Reviewed by Steph Huddleston
A tale of transformation and romance set against a dazzling backdrop of regency London
Once, childhood friends Louisa and Charles conspired together on a ruse to fool the town. They engaged each other in a fake courtship to protect themselves from the kind of marriages fortune-hunting suitors and meddling mamas hoped for. But when the season ended, and Louisa found Charles in a compromising position with an opera singer, both their ruse and friendship came to a devastating conclusion.
Now, seven years later, Charles is recovering from years of debauchery and ruin, and he is seeking a wife to better himself. As the season begins anew, he and Louisa will come into contact once more as she supervises her younger sister’s debut.
But Louisa has more on her mind than protecting Flora from fortune-hunters and men of ill-repute. Being back in town means seeing Charles again and facing the feelings she ran away from seven years before.
Then, there’s the troublesome but handsome Mister Hayward to deal with, who is making some intriguing offers. As Louisa and Charles draw nearer together, they set the town ablaze with whispers. But Charles must prove he is no longer the man he was if he is to have a hope of winning Louisa’s hand in marriage, let alone her heart.
A Rake Like You is a shining example of Regency romance. The character development of both Charles and Louisa is executed beautifully, with both having their own flaws and misgivings that initially make them ill-suited to a relationship. It is a joy to witness them overcome their difficulties and rebuild the trust that was shattered when they first knew one another.
In particular, A Rake Like You does not shy away from real-life problems such as alcoholism, gambling, and infidelity. These struggles feel realistic as they crop up consistently throughout the book, rather than being used as merely an initial point of plot tension. Given that issues such as alcohol abuse are serious in nature, it demonstrates the author’s ability to write with sensitivity and nuance.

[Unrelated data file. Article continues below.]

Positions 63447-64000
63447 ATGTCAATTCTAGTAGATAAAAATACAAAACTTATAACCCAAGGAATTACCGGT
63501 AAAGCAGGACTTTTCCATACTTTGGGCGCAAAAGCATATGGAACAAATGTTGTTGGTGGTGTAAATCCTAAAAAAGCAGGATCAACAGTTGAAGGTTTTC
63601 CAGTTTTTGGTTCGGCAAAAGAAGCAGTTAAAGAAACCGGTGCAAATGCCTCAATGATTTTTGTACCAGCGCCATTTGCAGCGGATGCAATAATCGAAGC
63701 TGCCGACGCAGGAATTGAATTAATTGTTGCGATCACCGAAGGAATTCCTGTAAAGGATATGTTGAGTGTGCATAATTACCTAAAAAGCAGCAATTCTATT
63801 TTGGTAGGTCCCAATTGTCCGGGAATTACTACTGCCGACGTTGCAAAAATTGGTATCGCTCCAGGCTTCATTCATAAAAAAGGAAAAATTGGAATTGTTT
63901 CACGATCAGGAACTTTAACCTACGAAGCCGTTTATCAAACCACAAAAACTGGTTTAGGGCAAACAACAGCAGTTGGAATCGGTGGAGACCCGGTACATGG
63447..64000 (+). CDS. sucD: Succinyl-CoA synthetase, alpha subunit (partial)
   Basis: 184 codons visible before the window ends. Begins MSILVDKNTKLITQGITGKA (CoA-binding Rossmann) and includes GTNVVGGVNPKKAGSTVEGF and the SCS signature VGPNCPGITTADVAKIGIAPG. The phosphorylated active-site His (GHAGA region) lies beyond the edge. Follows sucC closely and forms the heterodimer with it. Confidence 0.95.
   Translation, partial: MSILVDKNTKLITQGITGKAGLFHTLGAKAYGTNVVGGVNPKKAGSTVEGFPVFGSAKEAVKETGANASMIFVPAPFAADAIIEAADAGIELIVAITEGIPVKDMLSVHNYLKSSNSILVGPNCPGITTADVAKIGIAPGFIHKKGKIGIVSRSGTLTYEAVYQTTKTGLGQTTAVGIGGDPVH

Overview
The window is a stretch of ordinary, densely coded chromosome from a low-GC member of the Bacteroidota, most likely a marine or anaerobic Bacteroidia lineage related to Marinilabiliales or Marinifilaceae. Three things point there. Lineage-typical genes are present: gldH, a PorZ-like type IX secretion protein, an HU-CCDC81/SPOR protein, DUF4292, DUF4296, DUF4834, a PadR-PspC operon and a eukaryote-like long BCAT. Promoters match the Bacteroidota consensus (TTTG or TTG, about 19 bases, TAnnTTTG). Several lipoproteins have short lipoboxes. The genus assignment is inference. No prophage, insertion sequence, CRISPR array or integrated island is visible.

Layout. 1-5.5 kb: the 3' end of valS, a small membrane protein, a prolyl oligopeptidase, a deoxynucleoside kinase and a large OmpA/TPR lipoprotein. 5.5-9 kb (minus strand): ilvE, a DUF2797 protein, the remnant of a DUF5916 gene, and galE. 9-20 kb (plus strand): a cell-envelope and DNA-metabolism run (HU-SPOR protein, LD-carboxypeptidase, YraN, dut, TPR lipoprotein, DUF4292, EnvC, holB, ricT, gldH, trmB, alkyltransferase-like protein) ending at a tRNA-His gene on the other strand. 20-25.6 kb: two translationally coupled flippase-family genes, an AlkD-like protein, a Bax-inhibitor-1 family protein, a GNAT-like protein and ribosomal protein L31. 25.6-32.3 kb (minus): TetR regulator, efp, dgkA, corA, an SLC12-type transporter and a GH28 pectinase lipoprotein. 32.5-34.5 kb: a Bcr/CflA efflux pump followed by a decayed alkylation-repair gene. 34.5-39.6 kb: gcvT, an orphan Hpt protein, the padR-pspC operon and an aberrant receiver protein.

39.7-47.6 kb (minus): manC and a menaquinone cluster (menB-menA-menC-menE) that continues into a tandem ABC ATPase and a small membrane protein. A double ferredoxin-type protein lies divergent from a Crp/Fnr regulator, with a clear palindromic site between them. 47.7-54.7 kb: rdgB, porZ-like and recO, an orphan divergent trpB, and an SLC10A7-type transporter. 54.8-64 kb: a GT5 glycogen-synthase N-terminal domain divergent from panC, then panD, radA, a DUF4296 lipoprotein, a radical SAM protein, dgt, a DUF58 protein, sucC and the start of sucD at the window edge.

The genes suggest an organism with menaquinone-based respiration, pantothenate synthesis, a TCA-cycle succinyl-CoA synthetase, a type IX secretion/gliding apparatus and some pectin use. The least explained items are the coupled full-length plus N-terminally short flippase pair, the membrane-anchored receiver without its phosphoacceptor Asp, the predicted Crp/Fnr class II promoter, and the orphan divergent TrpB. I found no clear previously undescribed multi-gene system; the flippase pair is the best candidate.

Louisa is a woman in a position of responsibility and skill, as she cares for the estate uncommonly left to her by her father. The respect given to her by Charles as she carries out these duties endears readers to them both and ensures their relationship is based on equality that feels realistic for the time, and still palatable for modern audiences.
Michaels’ skill with characters extends to secondary characters too. Each feels as though they are properly formed and well-rounded with their own independent arcs. For readers looking for a romantic world with a vast array of characters to discover and enjoy, you’re in the right place. I, for one, hope that Flora, Louisa’s younger sister, gets her own story in the future!
It’s a slow burn romance, so those who are looking to take their time with character and a steady arc will be delighted with this one. Along for the ride are plenty of swoon-worthy moments and beautiful declarations of emotion, like this one:
“I will make you a deal. I will give you my heart for the time being. You can look after it and do whatever you very well please with it. And when you are ready—and only when you are ready—you can give me yours in return. And I promise to look after it… I swear to you.”
For fans of the Regency period, the familiar beats of the drama of unrequited love, scandals in secluded corners, and the thrill of marriage proposals are present. But there is enough depth and variation from those patterns to sustain this book and others in its world. Fans of the Bridgerton novels by Julia Quinn are going to feel right at home with A Rake Like You.
Genre: Romance / Historical
Print Length: 360 pages
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